Wednesday, April 25, 2012

Behemoth - Demigod


I first saw Behemoth play live at the Mayhem Festival in 2009. Before then, I had never even heard of Behemoth. A couple of days after I was left speechless by the power of Behemoth’s performance and the level of violence of their moshpit, I got my hands on the first Behemoth album I could find, and it turned out to be Demigod. This is one of the first extreme metal albums that I can remember that blew my mind the FIRST time I heard it. And not only that, my feelings for this album have grown exponentially since then.

Believe it or not, there are actually quite a few people out there in the world that consider Behemoth just to be black metal. Although black metal is very evident in Behemoth’s music, these guys are just simply WAY too fucking brutal and insane to just be black metal. The only way to make black metal THIS extreme is to throw a hell of a lot of death metal in there. The main thing that makes Demigod unique is that it doesn’t seem to mix in death metal…it sounds more like brutal death. And I’m not talking about the “slamming” brutal death stuff that’s BRUTAL, but not SUPER barbaric, I’m talking about the kind of brutality that’s created by bands like Hate Eternal, Aborted (particularly Goremageddeon), and Nile.

As difficult as it is, I’m going to put the sheer brutality and chaos aside and see what lies behind it. This album’s (and actually Behemoth’s) most recognizable trait is the seemingly forced out growls performed by Nerghal. Ever since I first got this album, Nerghal’s growls have been the thing that I’ve always recognized the most…those absolutely demonic vocals. Nerghal’s growls ARE NOT the deep, guttural kind that I have a major soft spot for. They sound very strained and forced out with a lot of voice; which could make “mid-range” a fairly (although not totally) accurate description of the pitch of his growls. Here’s why I particularly love the vocals on the Demigod record: the other guitarists does deep guttural growls and/or mid-ranged screams right along Nerghal’s unique vocals. This altogether makes one hell of a powerful vocal package.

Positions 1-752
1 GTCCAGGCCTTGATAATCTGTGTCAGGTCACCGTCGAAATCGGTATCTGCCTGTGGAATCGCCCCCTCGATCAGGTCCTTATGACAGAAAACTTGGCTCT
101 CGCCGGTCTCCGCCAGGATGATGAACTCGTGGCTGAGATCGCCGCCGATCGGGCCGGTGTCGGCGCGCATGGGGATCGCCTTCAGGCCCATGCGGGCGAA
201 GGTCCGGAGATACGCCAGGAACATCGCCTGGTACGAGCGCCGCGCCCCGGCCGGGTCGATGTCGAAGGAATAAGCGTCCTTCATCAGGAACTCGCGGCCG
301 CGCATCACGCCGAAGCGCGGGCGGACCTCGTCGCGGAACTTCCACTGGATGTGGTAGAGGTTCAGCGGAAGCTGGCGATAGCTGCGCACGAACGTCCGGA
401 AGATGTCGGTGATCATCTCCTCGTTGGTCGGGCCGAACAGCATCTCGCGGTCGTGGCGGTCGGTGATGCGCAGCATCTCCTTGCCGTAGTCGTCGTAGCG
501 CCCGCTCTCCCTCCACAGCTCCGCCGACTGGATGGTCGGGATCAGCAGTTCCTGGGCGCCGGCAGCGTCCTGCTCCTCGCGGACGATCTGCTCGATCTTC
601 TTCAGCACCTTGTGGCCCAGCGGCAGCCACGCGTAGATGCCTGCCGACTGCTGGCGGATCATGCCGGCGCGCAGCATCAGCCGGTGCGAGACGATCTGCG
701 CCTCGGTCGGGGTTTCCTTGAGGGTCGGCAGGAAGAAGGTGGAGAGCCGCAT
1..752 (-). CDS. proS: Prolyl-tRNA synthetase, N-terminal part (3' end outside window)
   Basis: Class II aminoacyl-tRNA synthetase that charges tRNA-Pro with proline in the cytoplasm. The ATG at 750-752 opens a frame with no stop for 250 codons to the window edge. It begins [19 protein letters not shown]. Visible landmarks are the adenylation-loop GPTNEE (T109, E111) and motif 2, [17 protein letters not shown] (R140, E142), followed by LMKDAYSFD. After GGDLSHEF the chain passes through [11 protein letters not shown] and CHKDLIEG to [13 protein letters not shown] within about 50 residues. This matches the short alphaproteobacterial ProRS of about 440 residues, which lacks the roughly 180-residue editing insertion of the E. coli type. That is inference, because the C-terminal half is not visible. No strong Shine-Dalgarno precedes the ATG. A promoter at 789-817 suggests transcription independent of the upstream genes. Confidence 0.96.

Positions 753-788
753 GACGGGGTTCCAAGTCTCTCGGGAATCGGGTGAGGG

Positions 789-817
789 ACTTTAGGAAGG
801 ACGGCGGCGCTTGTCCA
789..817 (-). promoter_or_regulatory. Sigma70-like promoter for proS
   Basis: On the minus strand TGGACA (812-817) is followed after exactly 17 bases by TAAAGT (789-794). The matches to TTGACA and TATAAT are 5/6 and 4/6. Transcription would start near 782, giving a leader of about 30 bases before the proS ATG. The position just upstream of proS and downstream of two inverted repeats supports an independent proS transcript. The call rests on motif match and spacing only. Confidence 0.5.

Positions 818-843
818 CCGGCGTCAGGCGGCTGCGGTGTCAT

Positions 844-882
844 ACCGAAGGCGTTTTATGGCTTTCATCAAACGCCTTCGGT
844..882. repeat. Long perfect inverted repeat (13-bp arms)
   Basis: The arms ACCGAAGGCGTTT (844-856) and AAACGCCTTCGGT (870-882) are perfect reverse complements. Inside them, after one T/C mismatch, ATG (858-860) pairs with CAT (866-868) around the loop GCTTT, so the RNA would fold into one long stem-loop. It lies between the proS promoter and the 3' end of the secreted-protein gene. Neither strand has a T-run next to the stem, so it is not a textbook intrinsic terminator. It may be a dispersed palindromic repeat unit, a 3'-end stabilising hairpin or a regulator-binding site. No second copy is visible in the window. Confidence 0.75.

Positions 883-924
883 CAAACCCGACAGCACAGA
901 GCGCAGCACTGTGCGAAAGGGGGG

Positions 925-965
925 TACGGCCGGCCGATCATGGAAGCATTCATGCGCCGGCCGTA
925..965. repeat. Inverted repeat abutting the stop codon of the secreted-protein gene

The drumming is so breathtaking that it’s indescribable. Although he didn’t to this either of the times that I saw them, but I’ve seen live videos on YouTube of the drummer breaking out into a massive solo that left the audience paralyzed. Just the fact that he has the confidence to even DO a solo onstage makes him a fantastic drummer! But regardless, he is the spine-chilling growl of this Behemoth that has the power to consume the stars in the night sky. Ok, now let’s look at the bass. You can’t hear the clanging of the bassist picking the strings, but his bass is so deep and so loud that you can hear every note that he’s playing; which (yet again) only adds to the immense power of this Demigod. The reason why you can’t hear the higher-end of the bassist’s guitar is because the two guitars have so much power, crunch, and volume that they pretty much swallow it all up. Any other case, this would be a bad thing; but the vocals and drums have enough power to smash through the barbaric sound of the guitars in order to be heard clearly.

Speaking of guitars, one of the best guitarists of all-time is featured on the most extreme and brutal song on this album, Karl Sanders, who plays on the song Xul. Basically, if you want to hear the definition of mayhem, play this song and it will jump out of your speakers and relentlessly take you by the throat. Honestly, even though there is a large amount of black metal that has been incorporated in this album, the term “melodic” fails to describe any part of this album; it just simply doesn’t exist within this Demigod. Although some of the songs are much more brutal than others, the “less brutal” songs still manage to surpass the brutality of Suffocation, Cattle Decapitation, and Skinless; as well as MATCHING the brutality level of Hate Eternal, Devourment, Nile, and Fleshgod Apocalypse.

Overall, this album couldn’t possibly be any better. Behemoth needed to spend some time in the realms of extreme brutality to give a new twist to their sound that was starting to become monotonous. I would give this album a perfect score and would consider it an absolute essential for ANY metalhead’s music collection. There’s only one other Behemoth album that I’ve given a perfect score to, and that’s Pandemonic Incantations. After this literally grabbed the attention of the mainstream rock and metal media, Behemoth then released their most famous and bestselling album, The Apostasy. My favorite song off of this album is the HEAVY headbanging track which is the last song off the album as well as Before the Aeons Came and the title track, Demigod.